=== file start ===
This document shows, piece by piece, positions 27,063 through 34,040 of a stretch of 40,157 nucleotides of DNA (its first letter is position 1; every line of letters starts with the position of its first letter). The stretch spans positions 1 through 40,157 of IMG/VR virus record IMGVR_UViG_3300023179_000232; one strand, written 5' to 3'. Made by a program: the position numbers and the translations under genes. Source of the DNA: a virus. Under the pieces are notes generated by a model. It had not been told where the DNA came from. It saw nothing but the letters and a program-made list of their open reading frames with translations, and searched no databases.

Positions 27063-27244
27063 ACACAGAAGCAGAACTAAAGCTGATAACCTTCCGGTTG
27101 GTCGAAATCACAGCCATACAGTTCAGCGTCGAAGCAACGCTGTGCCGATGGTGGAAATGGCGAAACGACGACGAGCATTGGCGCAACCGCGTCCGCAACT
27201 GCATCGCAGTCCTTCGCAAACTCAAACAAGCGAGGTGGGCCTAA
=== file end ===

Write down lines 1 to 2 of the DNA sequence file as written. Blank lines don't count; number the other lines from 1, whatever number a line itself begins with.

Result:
This document shows, piece by piece, positions 27,063 through 34,040 of a stretch of 40,157 nucleotides of DNA (its first letter is position 1; every line of letters starts with the position of its first letter). The stretch spans positions 1 through 40,157 of IMG/VR virus record IMGVR_UViG_3300023179_000232; one strand, written 5' to 3'. Made by a program: the position numbers and the translations under genes. Source of the DNA: a virus. Under the pieces are notes generated by a model. It had not been told where the DNA came from. It saw nothing but the letters and a program-made list of their open reading frames with translations, and searched no databases.

Positions 27063-27244